posted by nola at 5:00 PM on October 6, 2008


Readers not knowing what to do with themselves until this masterpiece comes out will be pleased to know that there are many, many Kim Newman stories available online. Sadly I’m unable to say if he is related to Bram Stoker, but he frequently wears a cape, and that counts for a lot.
posted by Artw at 5:00 PM on October 6, 2008


Bible IV: The Next Chapter

"Jesus, Jesus! You can't just go around killing people!"
posted by infinitewindow at 5:00 PM on October 6, 2008


Heh. I said "counts".
posted by Artw at 5:00 PM on October 6, 2008


This is way too meta-ironic. Plot twists and characterization left dead on the editing-room floor will be brought back to grim half-life. The insidious and voracious vampire sucking nourishment from his own bloodline. The horror. The horror.

Yeah, just don't think this is a good thing.
posted by es_de_bah at 5:01 PM on October 6, 2008


This will suck.
posted by fleetmouse at 5:14 PM on October 6, 2008


I'm actually (really) reading Dracula for the first time on iPhone ebook reader Stanza. For some reason the paragraph-per-screen forces me to really read the victorian era language without skimming it.

When you read it as a novel leading you from event to event as opposed to a foregonely-concluded story that youve seen in a million Hammer films —it's really, really good. He draws out things (like Lucy's fate) for a while, and you're kind of on the edge of your seat. It's strange but I can't wait to get out of class to read it.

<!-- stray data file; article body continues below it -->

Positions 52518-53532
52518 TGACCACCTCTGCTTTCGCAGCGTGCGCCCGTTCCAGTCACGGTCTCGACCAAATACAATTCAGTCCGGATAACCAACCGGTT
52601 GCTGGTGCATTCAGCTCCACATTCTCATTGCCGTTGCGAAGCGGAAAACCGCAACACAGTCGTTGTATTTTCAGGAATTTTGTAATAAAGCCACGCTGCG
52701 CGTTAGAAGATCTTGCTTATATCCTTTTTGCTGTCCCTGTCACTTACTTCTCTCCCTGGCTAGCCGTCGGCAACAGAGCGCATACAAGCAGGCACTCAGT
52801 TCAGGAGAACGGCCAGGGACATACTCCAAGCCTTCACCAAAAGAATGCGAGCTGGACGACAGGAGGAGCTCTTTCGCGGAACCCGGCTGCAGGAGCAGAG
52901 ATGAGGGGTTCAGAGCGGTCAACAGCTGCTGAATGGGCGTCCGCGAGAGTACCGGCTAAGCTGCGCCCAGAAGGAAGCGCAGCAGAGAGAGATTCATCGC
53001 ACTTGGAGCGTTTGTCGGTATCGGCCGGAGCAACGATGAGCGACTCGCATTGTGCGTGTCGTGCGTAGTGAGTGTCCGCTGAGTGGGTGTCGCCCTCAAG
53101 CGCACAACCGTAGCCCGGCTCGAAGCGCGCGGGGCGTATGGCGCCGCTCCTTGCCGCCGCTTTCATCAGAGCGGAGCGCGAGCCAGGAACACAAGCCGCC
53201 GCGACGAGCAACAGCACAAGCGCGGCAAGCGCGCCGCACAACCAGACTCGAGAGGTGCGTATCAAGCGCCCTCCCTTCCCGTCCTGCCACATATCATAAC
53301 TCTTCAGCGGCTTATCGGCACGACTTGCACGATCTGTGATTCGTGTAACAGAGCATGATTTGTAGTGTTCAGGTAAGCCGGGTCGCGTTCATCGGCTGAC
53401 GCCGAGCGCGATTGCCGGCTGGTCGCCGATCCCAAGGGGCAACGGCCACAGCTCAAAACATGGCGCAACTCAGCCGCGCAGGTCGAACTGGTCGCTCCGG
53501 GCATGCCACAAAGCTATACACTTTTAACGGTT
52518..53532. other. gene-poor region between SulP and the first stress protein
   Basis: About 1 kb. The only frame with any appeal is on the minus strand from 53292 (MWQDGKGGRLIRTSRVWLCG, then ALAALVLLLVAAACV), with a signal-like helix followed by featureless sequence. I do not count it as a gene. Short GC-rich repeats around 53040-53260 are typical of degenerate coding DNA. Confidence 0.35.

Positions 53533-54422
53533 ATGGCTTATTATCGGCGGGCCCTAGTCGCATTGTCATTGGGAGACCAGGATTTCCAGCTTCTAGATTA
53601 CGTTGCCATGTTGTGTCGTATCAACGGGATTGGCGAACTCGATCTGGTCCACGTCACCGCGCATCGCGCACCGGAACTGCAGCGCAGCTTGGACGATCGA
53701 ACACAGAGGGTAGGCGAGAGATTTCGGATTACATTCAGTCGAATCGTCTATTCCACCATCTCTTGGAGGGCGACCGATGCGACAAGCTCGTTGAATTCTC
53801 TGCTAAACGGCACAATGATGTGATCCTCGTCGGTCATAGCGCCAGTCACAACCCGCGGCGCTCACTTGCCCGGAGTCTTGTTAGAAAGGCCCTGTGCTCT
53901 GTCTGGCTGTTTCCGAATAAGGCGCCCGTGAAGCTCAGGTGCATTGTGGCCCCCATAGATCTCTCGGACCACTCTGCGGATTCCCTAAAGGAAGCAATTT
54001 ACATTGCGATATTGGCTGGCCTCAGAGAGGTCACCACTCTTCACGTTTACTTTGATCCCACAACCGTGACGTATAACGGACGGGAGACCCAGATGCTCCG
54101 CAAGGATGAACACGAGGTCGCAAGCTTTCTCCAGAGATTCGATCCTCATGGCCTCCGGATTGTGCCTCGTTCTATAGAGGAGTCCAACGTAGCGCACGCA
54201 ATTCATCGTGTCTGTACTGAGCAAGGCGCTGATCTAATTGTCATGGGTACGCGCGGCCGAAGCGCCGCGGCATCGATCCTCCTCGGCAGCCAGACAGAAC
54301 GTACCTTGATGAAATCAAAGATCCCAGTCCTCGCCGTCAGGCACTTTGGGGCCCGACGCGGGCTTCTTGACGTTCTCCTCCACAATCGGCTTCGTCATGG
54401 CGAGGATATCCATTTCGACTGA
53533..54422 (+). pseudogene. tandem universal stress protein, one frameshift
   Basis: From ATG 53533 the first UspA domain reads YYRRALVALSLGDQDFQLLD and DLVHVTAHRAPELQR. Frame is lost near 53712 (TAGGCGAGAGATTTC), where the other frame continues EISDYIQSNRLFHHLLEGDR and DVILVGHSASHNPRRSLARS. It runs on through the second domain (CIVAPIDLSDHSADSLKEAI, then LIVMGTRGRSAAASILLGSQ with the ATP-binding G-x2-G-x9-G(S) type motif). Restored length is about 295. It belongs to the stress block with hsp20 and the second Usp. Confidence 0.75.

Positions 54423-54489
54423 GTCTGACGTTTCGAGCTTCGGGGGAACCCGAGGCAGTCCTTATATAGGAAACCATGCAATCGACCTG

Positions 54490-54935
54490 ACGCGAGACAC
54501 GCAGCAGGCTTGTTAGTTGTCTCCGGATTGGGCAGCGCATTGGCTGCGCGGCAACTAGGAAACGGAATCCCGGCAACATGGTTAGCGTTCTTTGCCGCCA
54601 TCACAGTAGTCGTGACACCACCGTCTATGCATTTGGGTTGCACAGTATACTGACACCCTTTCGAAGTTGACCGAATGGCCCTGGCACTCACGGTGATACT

I'd be more interested in the excised storylines by themselves than a warmed over version mixed in with stuff I don't care about. I should go look for them online.
posted by Brainy at 5:14 PM on October 6, 2008


I don't believe that we'll ever get to the point where truly good sequels by other-than-the-original author (and occasionally even the original author, viz. George Lucas) until humanity achieves weakly godlike AI.

And at that point, I intend to read all the greatest -- really great -- sequels never written.
posted by chimaera at 5:18 PM on October 6, 2008 [1 favorite]